No matter the circumstance and how much time was given to prepare, losing a limb is a life-changing experience. While you most acutely feel the loss, it is also difficult for your closest family members and friends to accept and adjust to the loss.
However, more often than not, having ample time to consider amputation surgery can influence how well you and your family cope with it. One thing that can help you manage an amputation better is talking to your family, prosthetist, caregiver, or another amputee about amputation surgery. We understand this is not applicable to those who have experienced an amputation under traumatic conditions.
If you've dealt with a traumatic emergency amputation with little time to prepare, wrapping your head around your new reality may be even more difficult. The same can also be true for your family and friends.
Whatever your situation is—whether you were able to prepare or not at all—the outcome is the same: you have to figure out how you can best deal with your new reality.
No one can tell how long it takes for a person to heal, rebuild, and regain independence. More often than not, a person's age, physical and emotional health, and available support systems are crucial factors that determine how long it will take for an amputee to heal and rebuild.
Anatomically speaking, it can take upwards of five years to fully accept and acclimate to your new normal.
Support and communication
A support system can compose of family members and friends, and they would do well to seek information that can help them cope with a loved one's limb loss. It will take them some time to accept their loved one's new reality—especially parents—but when they do, they can better appreciate their loved one's uniqueness.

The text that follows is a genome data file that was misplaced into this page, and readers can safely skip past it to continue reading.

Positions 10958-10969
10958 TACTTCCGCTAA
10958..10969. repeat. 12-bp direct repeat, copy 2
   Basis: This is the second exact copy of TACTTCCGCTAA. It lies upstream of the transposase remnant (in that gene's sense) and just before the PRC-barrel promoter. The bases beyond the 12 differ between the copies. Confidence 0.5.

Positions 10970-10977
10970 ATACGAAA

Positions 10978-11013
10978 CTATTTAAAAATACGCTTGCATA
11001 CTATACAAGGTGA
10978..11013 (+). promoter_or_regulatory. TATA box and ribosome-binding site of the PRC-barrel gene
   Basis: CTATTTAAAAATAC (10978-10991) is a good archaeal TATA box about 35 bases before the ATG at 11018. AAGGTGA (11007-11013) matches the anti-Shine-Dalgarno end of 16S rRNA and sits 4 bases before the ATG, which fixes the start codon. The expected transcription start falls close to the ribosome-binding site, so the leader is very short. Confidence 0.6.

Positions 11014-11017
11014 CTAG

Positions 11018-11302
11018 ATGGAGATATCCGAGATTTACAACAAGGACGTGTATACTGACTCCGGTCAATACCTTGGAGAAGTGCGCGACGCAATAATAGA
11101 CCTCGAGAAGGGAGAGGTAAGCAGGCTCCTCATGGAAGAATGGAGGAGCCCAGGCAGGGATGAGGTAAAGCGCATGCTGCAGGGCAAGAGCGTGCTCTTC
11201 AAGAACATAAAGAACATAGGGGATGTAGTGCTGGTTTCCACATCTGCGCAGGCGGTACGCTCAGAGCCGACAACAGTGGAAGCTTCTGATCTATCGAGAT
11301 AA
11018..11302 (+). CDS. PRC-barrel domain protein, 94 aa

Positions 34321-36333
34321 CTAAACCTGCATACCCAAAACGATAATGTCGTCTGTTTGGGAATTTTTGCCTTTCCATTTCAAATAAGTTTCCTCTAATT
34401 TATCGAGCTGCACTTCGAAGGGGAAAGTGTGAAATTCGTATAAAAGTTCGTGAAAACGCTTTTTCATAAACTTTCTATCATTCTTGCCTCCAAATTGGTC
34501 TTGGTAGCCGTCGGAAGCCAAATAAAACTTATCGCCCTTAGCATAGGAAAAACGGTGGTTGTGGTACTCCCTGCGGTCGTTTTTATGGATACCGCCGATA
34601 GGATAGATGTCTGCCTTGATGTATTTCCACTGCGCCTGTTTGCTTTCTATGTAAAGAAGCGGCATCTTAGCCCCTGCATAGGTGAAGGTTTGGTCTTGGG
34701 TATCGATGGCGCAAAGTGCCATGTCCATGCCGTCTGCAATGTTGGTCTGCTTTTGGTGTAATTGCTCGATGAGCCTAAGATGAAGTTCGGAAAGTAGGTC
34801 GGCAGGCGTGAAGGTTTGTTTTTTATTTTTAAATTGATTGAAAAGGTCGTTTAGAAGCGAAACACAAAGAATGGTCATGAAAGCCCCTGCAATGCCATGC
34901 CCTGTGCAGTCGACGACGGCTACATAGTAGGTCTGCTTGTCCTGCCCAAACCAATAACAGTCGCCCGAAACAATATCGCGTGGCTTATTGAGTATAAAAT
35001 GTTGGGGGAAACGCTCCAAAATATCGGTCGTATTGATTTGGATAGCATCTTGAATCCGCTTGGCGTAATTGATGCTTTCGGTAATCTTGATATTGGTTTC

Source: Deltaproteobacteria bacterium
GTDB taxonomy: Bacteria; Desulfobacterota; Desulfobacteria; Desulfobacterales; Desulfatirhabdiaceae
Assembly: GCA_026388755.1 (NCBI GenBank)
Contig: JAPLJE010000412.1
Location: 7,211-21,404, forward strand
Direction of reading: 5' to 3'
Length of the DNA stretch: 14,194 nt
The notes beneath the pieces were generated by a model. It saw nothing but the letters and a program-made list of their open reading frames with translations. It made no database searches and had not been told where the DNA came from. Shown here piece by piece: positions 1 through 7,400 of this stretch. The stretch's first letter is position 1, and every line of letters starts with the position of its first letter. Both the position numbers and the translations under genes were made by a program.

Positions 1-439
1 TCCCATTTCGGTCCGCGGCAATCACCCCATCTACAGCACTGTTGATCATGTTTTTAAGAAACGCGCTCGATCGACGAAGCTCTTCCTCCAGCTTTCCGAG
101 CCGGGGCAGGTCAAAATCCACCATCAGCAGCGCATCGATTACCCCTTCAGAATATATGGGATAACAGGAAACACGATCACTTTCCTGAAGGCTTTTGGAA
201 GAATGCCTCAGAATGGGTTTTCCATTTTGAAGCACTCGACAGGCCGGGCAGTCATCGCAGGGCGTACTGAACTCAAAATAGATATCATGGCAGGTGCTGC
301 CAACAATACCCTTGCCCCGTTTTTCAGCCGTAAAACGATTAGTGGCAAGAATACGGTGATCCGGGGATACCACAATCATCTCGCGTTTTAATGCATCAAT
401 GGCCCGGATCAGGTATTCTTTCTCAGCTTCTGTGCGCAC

Family members and friends need to be able to step back when necessary so their loved one can develop independence. Knowing when to help and when to step back is crucial for any person's limb loss journey-to-recovery.
To help the process of acceptance, family members can meet with other families who have loved ones with limb loss or limb differences. This way, family members can see that their problems are not limited to a few and, most importantly, they are not alone. They can see how other families have coped with limb loss and worked with others to find solutions to common problems.
Dealing with the stress after an amputation may put a strain on even the strongest of families. Families need a coping mechanism and open communication.
More often than not, family and friends want to help, but they aren't always sure how to go about it. Maintaining an open dialogue will make it easier for all parties to find out what is needed in certain situations. It will also enable everyone to share how their emotions are running, thus being patient with each other will come more easily.
Open communication or simply sharing how you feel and what you need with your family can help you find a way to deal with problems and overcome them. This can bind a family together.